Best of Madrid in 2 days

After getting an overwhelming response in BlogChatter to my blog about planning a Europe Trip, I decided to take this opportunity to resume and complete the remaining part of my #EuropeSeries. So here I am, in my endeavor to bring to you the Best of Madrid in two days.

Madrid was the last stop on our vacation, and what better place to have the closing ceremony to our dream extravaganza than the Spanish capital itself? We planned to stay there for three days, which included a day-trip to Toledo, so essentially we had just two days to explore Madrid (given that we reached our hotel in the afternoon). Many people who have been to Madrid say that there is nothing to do beyond the palace, well what can I say? Either their expectations are way beyond my humble standards or maybe they didn’t know what to explore. Go through my story and decide for yourself.

Day 1 in Madrid - Royal Palace, Almudena Cathedral, West Park, Egyptian temple

This is what we covered on day 1 after we left our hotel at 4 pm. Did someone say there is nothing to see in Madrid? We honestly didn’t love the hotel as much as the others in Europe as you might have read in our Euro-trip review. What we loved, as usual, was the helpful staff at IBIS and the location near the metro station with some open-air restaurant and cafes nearby and the much-needed Carrefour for the budget-conscious travelers. We had bought a 3-day transport pass from Madrid central railway station (Puerto de Atocha) which made our intra-city transport free.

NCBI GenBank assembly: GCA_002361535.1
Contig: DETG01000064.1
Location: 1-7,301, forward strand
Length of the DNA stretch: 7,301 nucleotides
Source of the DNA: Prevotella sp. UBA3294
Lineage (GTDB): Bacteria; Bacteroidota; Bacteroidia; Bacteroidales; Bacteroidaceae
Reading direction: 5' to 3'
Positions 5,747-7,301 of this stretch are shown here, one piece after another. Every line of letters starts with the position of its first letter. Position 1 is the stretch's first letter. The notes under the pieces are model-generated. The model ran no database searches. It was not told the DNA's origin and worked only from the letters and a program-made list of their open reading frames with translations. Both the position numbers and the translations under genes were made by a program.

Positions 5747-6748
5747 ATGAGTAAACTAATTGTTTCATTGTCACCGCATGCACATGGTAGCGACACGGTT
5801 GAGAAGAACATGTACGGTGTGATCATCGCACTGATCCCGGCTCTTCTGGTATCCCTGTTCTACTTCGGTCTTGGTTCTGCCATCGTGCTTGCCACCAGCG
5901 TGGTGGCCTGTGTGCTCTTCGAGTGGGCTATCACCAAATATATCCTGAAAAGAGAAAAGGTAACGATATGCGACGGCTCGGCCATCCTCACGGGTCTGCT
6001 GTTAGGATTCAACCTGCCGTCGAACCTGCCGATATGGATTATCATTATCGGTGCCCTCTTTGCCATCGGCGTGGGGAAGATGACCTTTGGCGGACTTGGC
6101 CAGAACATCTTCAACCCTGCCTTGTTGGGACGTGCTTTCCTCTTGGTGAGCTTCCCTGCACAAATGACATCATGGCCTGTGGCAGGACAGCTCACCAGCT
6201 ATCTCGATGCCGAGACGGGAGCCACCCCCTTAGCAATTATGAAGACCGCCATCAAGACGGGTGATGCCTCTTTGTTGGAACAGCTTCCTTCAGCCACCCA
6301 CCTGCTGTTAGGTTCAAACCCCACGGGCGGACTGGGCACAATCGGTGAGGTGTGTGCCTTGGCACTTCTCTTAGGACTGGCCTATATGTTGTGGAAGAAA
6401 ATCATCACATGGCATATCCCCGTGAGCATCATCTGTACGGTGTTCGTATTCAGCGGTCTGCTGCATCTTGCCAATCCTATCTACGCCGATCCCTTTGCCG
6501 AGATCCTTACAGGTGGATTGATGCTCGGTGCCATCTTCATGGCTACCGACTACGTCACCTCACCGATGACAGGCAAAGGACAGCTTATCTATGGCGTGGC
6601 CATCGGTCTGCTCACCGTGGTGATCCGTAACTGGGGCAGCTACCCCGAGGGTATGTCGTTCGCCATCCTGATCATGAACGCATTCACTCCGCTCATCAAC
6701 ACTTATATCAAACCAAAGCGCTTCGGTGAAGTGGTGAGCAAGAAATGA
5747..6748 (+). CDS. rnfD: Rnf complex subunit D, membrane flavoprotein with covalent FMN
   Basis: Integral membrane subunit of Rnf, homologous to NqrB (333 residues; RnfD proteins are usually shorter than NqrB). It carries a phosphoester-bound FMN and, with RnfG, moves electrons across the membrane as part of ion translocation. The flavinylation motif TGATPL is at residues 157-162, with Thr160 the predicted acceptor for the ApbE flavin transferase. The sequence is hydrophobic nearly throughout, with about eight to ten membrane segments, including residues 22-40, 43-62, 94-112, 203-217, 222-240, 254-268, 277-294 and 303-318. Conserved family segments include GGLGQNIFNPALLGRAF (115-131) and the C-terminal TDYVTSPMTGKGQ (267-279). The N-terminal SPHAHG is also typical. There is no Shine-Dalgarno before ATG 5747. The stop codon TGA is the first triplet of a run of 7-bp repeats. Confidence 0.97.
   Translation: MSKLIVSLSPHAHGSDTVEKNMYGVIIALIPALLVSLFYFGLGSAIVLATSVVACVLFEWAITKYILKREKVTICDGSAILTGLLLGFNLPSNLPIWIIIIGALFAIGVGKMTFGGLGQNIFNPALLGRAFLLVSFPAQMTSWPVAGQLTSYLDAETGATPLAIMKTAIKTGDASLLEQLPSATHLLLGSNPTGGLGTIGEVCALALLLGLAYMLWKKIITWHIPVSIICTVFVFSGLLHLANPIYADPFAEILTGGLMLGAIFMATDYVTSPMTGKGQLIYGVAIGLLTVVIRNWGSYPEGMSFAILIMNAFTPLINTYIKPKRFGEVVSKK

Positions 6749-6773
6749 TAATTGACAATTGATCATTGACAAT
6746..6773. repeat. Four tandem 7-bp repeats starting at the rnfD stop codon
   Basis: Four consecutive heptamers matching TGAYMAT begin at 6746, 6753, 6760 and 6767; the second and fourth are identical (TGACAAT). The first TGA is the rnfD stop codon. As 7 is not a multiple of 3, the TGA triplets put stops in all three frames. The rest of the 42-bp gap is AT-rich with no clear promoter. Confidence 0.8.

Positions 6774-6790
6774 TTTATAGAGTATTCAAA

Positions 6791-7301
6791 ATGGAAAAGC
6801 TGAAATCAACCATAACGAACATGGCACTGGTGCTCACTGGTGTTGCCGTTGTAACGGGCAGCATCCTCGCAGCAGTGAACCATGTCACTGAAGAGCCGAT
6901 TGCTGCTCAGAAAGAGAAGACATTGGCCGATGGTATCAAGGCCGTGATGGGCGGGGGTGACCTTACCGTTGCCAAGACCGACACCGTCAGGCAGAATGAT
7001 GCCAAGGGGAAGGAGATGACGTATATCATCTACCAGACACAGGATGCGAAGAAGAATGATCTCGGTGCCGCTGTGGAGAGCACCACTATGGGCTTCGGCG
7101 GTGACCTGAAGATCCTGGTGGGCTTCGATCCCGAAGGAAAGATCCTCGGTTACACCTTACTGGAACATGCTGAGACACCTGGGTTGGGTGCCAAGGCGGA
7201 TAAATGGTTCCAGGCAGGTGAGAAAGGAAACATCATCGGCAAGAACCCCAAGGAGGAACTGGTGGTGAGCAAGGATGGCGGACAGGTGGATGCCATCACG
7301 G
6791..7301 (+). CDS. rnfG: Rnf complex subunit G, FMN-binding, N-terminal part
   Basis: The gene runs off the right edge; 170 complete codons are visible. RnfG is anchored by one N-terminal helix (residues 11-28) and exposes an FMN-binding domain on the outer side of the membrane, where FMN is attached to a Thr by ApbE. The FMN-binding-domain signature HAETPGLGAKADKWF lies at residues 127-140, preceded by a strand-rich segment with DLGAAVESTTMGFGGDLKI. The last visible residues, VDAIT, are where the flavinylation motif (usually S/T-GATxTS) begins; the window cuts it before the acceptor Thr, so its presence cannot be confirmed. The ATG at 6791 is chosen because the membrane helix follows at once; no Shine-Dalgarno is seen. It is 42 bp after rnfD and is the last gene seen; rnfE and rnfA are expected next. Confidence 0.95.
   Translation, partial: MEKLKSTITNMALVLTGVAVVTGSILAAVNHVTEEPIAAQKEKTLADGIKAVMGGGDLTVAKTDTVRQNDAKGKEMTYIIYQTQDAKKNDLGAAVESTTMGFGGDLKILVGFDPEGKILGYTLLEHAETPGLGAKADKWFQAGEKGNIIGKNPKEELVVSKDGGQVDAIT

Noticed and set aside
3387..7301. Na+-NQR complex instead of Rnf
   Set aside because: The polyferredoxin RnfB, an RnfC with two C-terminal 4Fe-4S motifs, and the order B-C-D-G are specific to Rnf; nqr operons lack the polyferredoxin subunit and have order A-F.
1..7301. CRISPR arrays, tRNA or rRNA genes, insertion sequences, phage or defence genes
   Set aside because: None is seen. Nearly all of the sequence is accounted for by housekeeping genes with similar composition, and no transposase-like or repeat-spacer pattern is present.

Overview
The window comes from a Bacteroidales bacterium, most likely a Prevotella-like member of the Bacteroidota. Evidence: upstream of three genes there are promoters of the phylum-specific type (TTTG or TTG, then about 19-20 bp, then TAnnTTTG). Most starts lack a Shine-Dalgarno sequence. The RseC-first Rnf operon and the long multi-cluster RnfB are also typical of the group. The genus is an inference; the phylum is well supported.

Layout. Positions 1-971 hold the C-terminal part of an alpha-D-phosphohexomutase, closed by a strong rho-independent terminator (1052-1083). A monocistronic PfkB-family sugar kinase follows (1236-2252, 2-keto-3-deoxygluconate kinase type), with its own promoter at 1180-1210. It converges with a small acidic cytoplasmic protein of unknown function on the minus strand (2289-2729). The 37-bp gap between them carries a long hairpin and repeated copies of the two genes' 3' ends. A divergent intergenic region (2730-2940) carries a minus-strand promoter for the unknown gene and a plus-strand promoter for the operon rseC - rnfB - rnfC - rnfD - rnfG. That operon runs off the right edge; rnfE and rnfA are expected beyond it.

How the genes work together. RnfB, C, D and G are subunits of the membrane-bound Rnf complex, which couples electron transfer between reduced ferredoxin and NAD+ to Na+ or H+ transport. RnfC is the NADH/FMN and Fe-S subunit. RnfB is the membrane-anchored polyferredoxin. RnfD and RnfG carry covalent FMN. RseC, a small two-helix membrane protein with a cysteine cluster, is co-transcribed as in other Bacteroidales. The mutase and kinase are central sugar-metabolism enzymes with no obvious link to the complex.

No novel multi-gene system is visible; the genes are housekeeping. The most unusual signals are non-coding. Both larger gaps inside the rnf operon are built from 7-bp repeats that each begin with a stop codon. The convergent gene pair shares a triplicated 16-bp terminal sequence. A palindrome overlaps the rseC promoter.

Madrid Palace

We took a metro to Opera Station from where Madrid Palace is just a 5 minutes walk. All other places we had on our list for the day were walkable. Spanning 135,000 square meters with 3418 rooms, Madrid Palace is the largest palace in the world. It is the official residence of the royal family, although, is now used only for ceremonial purposes. The palace was love at first sight – the pristine white building with a vast courtyard overlooking the country-side and the mountains located far away is hard not to fall for. The entry ticket is 11 Euros (14 euros for a guided tour) but you don’t need a ticket if you just want to stroll around and take this kind of pictures.
The Royal Palace of Madrid, called Palacio Real in Spanish replaced the medieval Alcazar which was burnt to dust in the 18th century. It was built over 100 years by the four architects, Filippo Juvarra being the first. King Charles III was the first to reside in this architectural marvel.
We did buy a ticket and enter the palace, and while we witnessed the grandeur of the monument inside, we wondered how much of the wealth must have come from the former colonies. Well, we don’t know the answer, but what exists now is an unbelievable spectacle. We walked into the ornate halls,  the lavish dining rooms, the throne room, and the other residential areas. Photography is prohibited inside many of the private rooms so I can share only those which we were allowed to take.